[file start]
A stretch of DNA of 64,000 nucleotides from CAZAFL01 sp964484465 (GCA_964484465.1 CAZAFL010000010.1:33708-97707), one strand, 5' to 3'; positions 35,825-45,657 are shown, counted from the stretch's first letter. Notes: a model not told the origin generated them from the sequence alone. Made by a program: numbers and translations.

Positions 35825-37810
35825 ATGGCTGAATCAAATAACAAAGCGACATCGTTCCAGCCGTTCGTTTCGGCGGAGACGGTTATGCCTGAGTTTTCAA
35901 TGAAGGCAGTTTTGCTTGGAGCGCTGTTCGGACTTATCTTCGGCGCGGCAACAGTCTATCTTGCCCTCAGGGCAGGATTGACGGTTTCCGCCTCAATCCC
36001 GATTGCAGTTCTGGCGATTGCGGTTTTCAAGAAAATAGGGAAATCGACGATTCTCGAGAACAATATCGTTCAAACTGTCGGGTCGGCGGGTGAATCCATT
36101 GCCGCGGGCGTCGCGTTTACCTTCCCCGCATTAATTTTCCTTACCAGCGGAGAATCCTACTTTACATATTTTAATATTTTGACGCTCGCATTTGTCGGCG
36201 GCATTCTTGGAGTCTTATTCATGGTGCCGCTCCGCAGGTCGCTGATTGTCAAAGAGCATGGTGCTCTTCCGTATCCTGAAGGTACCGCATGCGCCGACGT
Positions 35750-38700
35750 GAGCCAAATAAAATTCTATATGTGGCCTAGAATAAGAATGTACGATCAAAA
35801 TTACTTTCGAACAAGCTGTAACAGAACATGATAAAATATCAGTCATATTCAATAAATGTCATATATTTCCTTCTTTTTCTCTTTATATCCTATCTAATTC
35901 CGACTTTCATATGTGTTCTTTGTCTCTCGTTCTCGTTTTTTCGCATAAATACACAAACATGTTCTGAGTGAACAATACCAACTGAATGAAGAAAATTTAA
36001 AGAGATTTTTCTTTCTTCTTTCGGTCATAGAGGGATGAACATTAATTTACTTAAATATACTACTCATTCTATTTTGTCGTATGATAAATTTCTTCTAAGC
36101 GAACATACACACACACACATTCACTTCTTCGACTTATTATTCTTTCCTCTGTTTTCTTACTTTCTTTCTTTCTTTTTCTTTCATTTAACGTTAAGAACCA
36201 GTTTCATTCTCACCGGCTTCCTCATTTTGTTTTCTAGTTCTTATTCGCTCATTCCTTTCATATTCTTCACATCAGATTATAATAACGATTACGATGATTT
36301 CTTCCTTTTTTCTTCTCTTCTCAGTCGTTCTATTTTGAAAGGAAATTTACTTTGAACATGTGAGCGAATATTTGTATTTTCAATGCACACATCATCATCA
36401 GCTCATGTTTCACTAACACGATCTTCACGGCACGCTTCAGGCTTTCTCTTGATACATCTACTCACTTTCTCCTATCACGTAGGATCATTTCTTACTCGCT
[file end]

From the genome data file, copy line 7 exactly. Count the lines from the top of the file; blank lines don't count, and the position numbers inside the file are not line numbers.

36201 GCATTCTTGGAGTCTTATTCATGGTGCCGCTCCGCAGGTCGCTGATTGTCAAAGAGCATGGTGCTCTTCCGTATCCTGAAGGTACCGCATGCGCCGACGT